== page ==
The head of a downtown advocacy group said Tuesday that work to renovate and restore Heritage Park Plaza at the north end of downtown on the banks of the Trinity River could begin about this time next year.
However, the $3.4 million project is still short about $244,035, Andy Taft, president of Downtown Fort Worth Inc., told the City Council.
Taft was updating the council on the project. Next week, the council is scheduled to vote on amending a contract with an arm of Downtown Fort Worth Inc. to maintain and manage the park. Downtown Fort Worth Inc. Initiatives already manages Burnett Park and General Worth Square in downtown, among other things.
Here we sit with a beautiful public amenity with a chain-link fence around it.
Andy Taft, president, Downtown Fort Worth Inc.
Taft called the park “an oasis” in the city and a place where people can step out of the hustle and bustle of downtown. It’s also a place where weddings, parties and other events could generate monies to maintain the public park, he said.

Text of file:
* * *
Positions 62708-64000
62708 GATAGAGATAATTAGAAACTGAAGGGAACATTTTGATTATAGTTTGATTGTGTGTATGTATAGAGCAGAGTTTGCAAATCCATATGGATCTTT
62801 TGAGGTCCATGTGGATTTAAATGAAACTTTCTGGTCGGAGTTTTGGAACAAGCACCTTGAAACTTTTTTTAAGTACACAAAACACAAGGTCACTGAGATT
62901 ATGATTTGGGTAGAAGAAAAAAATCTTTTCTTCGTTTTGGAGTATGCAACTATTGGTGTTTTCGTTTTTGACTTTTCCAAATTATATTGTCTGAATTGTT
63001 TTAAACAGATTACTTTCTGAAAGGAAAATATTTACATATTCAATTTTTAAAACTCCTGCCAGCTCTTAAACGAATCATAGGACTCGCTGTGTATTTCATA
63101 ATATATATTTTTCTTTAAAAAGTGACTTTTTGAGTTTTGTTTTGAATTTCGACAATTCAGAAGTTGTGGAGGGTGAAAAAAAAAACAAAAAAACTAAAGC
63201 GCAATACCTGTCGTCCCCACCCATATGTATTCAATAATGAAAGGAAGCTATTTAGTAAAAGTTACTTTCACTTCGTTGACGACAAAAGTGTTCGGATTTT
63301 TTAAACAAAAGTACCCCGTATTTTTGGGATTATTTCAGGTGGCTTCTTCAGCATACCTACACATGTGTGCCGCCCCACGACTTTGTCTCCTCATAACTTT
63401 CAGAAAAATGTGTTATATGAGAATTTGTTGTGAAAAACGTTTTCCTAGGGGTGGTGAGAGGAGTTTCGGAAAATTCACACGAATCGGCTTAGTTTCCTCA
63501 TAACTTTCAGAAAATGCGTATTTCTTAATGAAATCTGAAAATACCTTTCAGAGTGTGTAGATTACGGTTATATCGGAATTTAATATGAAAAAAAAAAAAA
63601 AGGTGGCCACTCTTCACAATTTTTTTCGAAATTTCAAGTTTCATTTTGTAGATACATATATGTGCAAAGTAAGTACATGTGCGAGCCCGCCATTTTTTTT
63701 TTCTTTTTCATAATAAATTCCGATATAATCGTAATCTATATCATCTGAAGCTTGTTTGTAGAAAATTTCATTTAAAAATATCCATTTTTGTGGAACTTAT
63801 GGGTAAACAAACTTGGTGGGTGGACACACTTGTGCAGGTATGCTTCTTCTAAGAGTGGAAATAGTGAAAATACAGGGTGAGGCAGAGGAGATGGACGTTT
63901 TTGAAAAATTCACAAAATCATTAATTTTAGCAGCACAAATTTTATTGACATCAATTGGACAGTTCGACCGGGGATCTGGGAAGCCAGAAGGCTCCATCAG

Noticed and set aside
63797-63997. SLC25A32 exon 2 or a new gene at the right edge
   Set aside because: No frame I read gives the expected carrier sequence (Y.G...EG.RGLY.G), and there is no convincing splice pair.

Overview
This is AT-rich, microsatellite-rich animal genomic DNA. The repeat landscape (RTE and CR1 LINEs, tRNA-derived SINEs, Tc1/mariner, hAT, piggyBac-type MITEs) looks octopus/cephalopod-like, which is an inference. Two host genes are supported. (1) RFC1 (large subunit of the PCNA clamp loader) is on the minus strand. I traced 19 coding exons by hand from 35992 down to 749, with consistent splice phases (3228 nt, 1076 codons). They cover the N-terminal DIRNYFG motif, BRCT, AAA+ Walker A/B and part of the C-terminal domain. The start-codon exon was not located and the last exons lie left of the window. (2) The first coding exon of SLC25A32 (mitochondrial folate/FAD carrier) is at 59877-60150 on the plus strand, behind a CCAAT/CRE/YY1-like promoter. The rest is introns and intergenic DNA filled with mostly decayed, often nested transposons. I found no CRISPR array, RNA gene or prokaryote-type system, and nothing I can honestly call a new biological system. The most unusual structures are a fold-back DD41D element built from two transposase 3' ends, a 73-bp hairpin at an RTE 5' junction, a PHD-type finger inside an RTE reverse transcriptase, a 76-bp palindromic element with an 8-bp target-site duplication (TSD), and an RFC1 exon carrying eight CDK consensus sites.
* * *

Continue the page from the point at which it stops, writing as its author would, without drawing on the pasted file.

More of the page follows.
“It’s a remarkable space,” Taft said. “Here we sit with a beautiful public amenity with a chain-link fence around it. A lot of people have been working very hard behind the scenes for a while to reopen it. It could be a gathering place.”
The work will include a full restoration of the park and its water and lighting features, as well as structural repairs and new landscaping and irrigation plans, Taft said.
Taft said he would also advocate hiring someone full time to oversee the park’s operations once it reopens.
“This park has been something I have been waiting to see reopened for a very long time,” Councilwoman Ann Zadeh said. “I’m appreciative of all the hard work that has gone into it by all the stakeholders.”
The city park was closed in 2007. A chain-link fence has kept people out since. All the needed repairs are in the 1.5-acre plaza at the top of the park, a section designed by famed landscape architect Lawrence Halperin.
The Heritage Park Plaza was commissioned as the city’s gift to America’s Bicentennial celebration in 1976. It has been named to the National Register of Historic Places and listed among Texas’ Most Endangered Historic Places, and is on Historic Fort Worth’s Most Endangered Places list.